COVID-19: Oral Health Tips


Patients receiving cancer treatment therapy are often at risk for oral complications.  Most dental practices are closed for routine procedures during the COVID-19 pandemic.  It’s more important now than ever to take care of your oral health.  I have treated many patients with a history of cancer treatment therapy, and with proper precautions taken, they have managed to keep their teeth and gums healthy.  Below, you will find tips to help keep your oral health stable and prevent you from having any dental emergencies.

Brushing

  • Brush twice a day for 2 minutes, plaque is sticky and stubborn.
  • Brush in a systematic manner, don’t skip around.   
  • For the most effective plaque removal use a Sonic toothbrush.  A Sonic toothbrush can remove 4 times more plaque from the crevices and surfaces of your teeth than a manual toothbrush. I recommend the Sonicare due to its reliability, customer service support, shape of the brush head, and sonic motion of the bristles.  Sonic motion is gentler on the gums than bristles that spin side to side.
  • Brush with baking soda toothpaste.  I recommend Arm & Hammer Dental Care due to its low abrasion qualities and ability to neutralize acids that can cause breakdown to your enamel.  Neutralizing acids on the teeth is very important while undergoing cancer therapy due to the decrease in saliva flow.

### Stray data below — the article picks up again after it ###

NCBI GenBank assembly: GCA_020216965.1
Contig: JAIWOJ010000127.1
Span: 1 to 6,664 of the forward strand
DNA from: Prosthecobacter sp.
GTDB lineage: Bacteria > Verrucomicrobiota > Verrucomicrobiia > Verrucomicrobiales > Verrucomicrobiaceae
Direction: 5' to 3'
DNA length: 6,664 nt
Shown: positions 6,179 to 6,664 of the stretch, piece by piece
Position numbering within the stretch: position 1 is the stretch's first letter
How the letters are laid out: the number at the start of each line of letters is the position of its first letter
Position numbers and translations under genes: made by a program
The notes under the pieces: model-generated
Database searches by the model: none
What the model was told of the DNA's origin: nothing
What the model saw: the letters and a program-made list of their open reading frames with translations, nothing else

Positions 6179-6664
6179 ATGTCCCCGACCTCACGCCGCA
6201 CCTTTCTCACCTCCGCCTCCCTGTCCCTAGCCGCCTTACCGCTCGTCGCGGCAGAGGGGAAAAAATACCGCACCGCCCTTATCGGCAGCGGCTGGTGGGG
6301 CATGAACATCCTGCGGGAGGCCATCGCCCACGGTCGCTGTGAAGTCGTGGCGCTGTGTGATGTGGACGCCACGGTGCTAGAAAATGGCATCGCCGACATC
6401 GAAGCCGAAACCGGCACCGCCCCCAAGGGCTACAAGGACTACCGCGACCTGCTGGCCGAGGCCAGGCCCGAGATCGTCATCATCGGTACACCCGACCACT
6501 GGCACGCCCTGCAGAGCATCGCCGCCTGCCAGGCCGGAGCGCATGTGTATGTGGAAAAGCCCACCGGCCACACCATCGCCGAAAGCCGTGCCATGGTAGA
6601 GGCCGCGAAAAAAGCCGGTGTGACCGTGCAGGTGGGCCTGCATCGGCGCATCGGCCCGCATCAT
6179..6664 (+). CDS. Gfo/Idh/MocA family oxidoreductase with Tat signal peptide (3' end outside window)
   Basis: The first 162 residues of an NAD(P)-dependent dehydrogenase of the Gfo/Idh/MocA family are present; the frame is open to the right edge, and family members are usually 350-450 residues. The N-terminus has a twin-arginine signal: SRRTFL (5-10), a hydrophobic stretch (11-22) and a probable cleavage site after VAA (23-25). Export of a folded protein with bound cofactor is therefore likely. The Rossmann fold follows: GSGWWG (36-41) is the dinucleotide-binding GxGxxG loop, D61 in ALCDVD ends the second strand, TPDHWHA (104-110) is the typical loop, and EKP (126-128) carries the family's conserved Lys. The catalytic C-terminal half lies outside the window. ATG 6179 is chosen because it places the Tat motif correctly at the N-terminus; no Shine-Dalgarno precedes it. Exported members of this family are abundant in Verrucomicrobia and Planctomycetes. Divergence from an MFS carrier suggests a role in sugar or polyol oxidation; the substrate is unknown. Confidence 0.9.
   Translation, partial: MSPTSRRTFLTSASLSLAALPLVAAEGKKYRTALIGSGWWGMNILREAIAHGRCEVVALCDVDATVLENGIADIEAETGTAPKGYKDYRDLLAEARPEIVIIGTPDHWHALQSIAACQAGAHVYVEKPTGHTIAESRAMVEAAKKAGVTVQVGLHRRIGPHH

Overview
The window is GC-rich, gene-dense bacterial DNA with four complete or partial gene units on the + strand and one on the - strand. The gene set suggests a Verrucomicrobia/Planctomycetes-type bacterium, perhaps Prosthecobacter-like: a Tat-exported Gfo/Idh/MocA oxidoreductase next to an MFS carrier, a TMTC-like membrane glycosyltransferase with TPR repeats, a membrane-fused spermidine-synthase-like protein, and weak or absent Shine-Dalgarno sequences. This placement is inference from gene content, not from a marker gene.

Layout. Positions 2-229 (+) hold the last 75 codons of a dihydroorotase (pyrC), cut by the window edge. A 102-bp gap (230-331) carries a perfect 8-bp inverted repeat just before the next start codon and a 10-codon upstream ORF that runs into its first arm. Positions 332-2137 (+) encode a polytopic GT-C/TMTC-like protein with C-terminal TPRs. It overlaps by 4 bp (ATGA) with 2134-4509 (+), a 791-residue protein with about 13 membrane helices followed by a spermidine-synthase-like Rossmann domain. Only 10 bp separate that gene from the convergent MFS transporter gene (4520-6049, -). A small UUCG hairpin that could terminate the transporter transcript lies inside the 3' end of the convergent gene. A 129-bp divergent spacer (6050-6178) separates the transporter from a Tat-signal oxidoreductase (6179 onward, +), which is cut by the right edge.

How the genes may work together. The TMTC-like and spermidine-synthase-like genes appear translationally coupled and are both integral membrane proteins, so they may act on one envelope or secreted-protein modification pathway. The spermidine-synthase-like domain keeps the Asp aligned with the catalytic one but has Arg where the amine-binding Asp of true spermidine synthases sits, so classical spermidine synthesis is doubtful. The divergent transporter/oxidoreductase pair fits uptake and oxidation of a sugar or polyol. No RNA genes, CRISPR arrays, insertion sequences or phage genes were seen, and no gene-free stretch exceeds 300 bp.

• If mouth ulcers are a recurring problem, use a toothpaste that is SLS-Free (Sodium Lauryl Sulfate.) I recommend ProNamel or Arm & Hammer Essentials in this case.

Oral Irrigator

  • Use an oral irrigator once a day to help remove stubborn bacteria and food debris from under the gumline.  The use of an oral irrigator is to help prevent bleeding gums.

Flossing

  • Floss once a day.  Even if you are using an oral irrigator, you would benefit greatly from still flossing once a day.  While the oral irrigator is good at removing bacteria and debris from under the gumline, it is not effective at removing debris from directly in between your teeth (where they touch on the sides.)  Where the teeth touch on the sides is a very common area for cavities to form.  To prevent these cavities from forming I recommend flossing once a day.

Rinsing

  • Rinse with a non-alcoholic fluoride mouth wash twice a day.  Many patients will suffer from dry mouth or mouth sores, the alcohol can irritate the oral tissues and make these conditions worse.  The fluoride will help strengthen the teeth and protect against cavities.
  • Rinse with a baking soda rinse (1/4tsp baking soda with 1 C water) before and after meals to help soothe your tissue and help neutralize acids.  Use warm water, stir, swish, and spit.
  • If mouth sores are present and make eating difficult you can contact your Dentist to obtain a prescription mouthwash to help ease the pain (usually Magic Mouthwash.)
  • When swishing with a mouth rinse, 30 seconds is optimal, unless it is the Magic Mouthwash.  Magic Mouthwash works best with 1-2 minutes of swishing.

Food Choices

  • Avoid hard foods that can irritate the tissue, and cause cracking or chipping of the enamel.
  • Avoid foods that are spicy, these may cause more mouth sores and irritation.
  • Choose softer foods that are less irritating and easier to chew and swallow.  Examples of softer food choices:
    • Eggs
    • Noodles
    • Fish
    • Fruit
    • Yogurt
    • Cottage cheese
    • Soup
    • Mashed potatoes
    • Smoothies
    • Ground meat
    • Baked beans
    • Canned vegetables
    • Oatmeal

Oral Habits

  • Avoid chewing on ice.  If you are using ice to soothe dry mouth, sucking on the ice is better for the teeth.  Chewing ice can cause tiny cracks in your enamel, making your teeth more susceptible to breaking.